2016.07.13 – Arrival at the TAG-area
Five days after we left dry land we have arrived at the TAG area! 26° North on the mid-Atlantic ridge, the ocean is calm and the weather is blue skies and sunshine, a perfect start (knock on wood). Over the last few days of transit all the laboratories have been set up, and everything has been strapped into place ready for the first operations of the JC138 cruise (#Bluemining)!
When the labs and equipment weren’t being set up, the transit days were filled with lots of meetings to decide on the schedule, choosing sampling locations (not just the drilling locations, but also sediment cores and ocean bottom sensors to be deployed) and running through some workflows, i.e. what we have to do with samples once we get them back to the ship.
Our first operation was a deployment of the HyBIS ROV (remotely operated vehicle), and after a slight hiccup, it came back up and then went back down into the water and was deployed to the first of our drilling targets, named Southern Mound, at around 3530 m beneath the ship.
Being the first operation, almost the entire scientific crew crowded round the 4 monitors displaying multiple cameras on the HyBIS ROV (remotely operated vehicle) everyone trying to be the first to see the sea bottom. The monitors also showed a positioning system, so that we can work out where the ROV is, in relation to the rugged seafloor, and various parameters to help navigate.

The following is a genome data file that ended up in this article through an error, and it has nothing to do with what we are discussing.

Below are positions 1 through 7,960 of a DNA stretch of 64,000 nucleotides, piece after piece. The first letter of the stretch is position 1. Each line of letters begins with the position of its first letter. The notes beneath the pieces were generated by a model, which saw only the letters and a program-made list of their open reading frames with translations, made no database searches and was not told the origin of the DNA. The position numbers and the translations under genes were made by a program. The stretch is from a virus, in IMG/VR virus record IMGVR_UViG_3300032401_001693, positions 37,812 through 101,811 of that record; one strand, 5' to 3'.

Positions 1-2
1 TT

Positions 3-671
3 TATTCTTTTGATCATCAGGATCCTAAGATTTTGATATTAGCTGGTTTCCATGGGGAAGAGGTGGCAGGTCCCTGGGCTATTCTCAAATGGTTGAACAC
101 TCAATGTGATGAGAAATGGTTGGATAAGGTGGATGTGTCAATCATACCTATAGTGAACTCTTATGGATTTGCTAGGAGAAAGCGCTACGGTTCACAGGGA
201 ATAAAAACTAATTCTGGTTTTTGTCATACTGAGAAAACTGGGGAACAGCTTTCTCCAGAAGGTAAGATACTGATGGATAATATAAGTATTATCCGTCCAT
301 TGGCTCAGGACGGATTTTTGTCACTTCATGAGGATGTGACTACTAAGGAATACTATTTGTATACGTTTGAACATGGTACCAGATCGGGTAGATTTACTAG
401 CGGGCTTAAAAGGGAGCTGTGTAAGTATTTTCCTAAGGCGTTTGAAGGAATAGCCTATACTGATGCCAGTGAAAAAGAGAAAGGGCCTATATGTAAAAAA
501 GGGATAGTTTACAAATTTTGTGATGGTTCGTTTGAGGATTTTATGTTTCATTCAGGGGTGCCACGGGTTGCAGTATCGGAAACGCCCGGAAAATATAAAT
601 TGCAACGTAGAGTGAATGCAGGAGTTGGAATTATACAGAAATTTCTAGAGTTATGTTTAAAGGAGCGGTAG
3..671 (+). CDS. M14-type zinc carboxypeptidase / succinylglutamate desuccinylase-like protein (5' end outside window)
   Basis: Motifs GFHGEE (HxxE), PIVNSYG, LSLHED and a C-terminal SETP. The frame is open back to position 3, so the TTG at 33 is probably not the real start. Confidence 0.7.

The aim of this deployment was to find the potential drilling sites that we identified a few days ago, and then release a small, but powerful, flashing strobe beacon (two ultrabright LEDs in an oil filled jar, powered by battery). We successfully deployed two beacons and identified 3 different drilling locations, one of which the RD2 rig is descending to as we write this blog post!
During the HyBIS dive we also got the first glimpses of a fascinating seafloor environment, a few bits of life (including sea cucumbers, the occasional fish and anemones) and a few examples of the intriguing ‘Paleodictyon’ trace fossils, which form a beautiful hexagonal shape, but no one knows what kind of deep sea creatures form these patterns.